As the motorized vehicles (save for service vehicles like school buses or ambulances) are all banned on the islands, the most popular way of getting around is horse-drawn carriages (fayton), which can be likened to taxis, or the dolmuş, of the mainland. There is a fixed price for every location (in Büyükada, they are announced on the sign in the main fayton stop near the quay). The greatest price is for a total loop (known as Büyük Tur) around the island (length: about 15 km, price: about YTL 45 for Büyükada in April, 2007). Price is per fayton, i.e. not dependent on how much people the fayton carries (but they accept no more than 4, and some horses are not very comfortable with more than 3 passengers). Please note that there are no faytons in Kınalıada, as that island is not big enough to justify taking one.
Also renting a bike is another alternative. The fare was about YTL 3.00 per hour in winter, 2005. Most renters require you to leave an official identification to be returned after the payment is made. A student ID may suffice. Some renters distribute a road map of the island free of charge, don’t forget to ask for it.
Walking the pleasant streets of the islands is obviously an alternative, too.
Between the islands
All boats operating between the islands and the mainland call at all of the major islands, so you can also take them for island-hopping.
Büyükada and Heybeliada both have a limited range of hotels, some of which serve in a boutique style, preferred by many tourists but not spectacularly clean.
If you are doing the great circuit of Büyükada, beware of dogs near the cemetery, which suddenly start barking at and chasing you when you are about to re-enter the built-up area in the east of the island if you are circumambulating the island counter-clockwise (or after you have just entered the wooded section if you are doing clockwise). The best reaction is to speed up as much as your legs and the bicycle can endure, they give up after a certain length of chase. This warning is especially true for winter.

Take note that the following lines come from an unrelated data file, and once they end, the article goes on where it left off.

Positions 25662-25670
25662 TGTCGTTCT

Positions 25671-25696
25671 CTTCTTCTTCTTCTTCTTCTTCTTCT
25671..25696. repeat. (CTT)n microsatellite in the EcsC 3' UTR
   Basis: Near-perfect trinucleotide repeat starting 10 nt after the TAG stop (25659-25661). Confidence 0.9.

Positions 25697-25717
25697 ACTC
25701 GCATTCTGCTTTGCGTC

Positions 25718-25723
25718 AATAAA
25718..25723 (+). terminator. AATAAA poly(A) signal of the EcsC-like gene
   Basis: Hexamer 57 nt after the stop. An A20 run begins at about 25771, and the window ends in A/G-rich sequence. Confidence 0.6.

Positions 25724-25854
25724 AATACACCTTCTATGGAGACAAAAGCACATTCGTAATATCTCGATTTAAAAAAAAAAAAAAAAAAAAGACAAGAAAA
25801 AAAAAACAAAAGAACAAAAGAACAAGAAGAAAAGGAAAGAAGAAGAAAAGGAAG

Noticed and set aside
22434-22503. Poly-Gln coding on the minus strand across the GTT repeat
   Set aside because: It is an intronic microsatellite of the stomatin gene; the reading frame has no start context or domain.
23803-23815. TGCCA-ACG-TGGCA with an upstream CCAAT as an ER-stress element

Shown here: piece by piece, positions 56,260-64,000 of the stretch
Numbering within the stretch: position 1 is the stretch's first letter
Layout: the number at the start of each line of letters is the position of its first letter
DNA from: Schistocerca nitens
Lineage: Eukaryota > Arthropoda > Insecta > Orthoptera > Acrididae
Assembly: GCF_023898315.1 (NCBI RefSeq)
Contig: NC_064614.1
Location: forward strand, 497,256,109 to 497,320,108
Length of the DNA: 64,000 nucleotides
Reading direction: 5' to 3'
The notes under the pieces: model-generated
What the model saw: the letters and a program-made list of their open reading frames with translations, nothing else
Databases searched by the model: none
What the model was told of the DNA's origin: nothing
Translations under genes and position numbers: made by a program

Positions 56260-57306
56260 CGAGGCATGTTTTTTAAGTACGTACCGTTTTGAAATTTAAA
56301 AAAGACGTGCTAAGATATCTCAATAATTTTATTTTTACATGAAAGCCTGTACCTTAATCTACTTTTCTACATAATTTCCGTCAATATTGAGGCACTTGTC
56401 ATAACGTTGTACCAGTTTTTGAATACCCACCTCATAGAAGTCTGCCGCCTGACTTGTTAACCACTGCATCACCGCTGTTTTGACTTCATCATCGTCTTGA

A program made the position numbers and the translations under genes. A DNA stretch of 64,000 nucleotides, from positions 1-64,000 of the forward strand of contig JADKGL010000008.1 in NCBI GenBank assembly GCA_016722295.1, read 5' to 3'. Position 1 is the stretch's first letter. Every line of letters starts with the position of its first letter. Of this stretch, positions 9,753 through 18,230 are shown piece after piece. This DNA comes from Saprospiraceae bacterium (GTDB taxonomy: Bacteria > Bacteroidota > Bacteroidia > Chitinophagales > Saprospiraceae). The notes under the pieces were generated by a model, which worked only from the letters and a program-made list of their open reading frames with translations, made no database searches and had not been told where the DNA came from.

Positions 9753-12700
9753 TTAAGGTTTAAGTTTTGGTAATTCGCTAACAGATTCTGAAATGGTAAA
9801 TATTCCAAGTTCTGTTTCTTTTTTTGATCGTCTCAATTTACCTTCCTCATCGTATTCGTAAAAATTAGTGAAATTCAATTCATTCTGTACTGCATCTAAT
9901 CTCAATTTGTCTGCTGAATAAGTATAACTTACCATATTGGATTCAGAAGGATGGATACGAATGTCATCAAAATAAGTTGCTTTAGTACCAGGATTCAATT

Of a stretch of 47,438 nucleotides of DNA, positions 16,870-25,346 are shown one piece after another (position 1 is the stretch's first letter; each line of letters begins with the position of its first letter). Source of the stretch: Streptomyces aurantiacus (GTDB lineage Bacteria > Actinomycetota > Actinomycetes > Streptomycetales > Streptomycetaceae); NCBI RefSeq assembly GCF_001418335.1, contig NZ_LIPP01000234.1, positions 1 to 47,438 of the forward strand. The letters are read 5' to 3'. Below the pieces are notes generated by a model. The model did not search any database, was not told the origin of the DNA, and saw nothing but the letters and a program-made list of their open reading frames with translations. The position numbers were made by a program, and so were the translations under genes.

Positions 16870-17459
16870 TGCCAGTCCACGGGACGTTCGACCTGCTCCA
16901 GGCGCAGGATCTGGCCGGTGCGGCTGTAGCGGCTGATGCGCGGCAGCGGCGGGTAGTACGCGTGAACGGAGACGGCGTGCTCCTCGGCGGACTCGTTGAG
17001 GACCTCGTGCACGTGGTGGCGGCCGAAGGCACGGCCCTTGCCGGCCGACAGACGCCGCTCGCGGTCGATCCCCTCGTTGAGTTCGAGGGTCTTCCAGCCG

Also, whether you are a pedestrian or a cyclist, always give way to faytons to avoid dangerous collisions. Don’t be fooled by the absence of motorized vehicles: Always check the road first when crossing. The horses can and do have real high speeds.
The telephone code for islands is (+90) 216, which is same with the Asian Side but different from European Side.
If you are not going to stay overnight in the islands, don’t forget to take a note of departure times of ships back to the city before leaving the quay building. Ships are less frequent after the night falls, especially in winter. Generally the most frequent line (and the one with the latest departure) is Islands-Bostancı one. From Bostancı, you can take dolmuş or public bus (#112) to Taksim in European Side. (once in Bostancı quay, cross the street, walk straight ahead, cross the pedestrian passage under the railway, climb up the second stairs on the left. You’ll come across a little square, on the opposite edge of it is where dolmuşes and buses to Taksim depart). Note that the sea can be rough in spring, autumn and winter, and the islands are sometimes cut off from the outside world when the ferry services are cancelled due to storms and high waves.WikiPedia:Princes'_Islands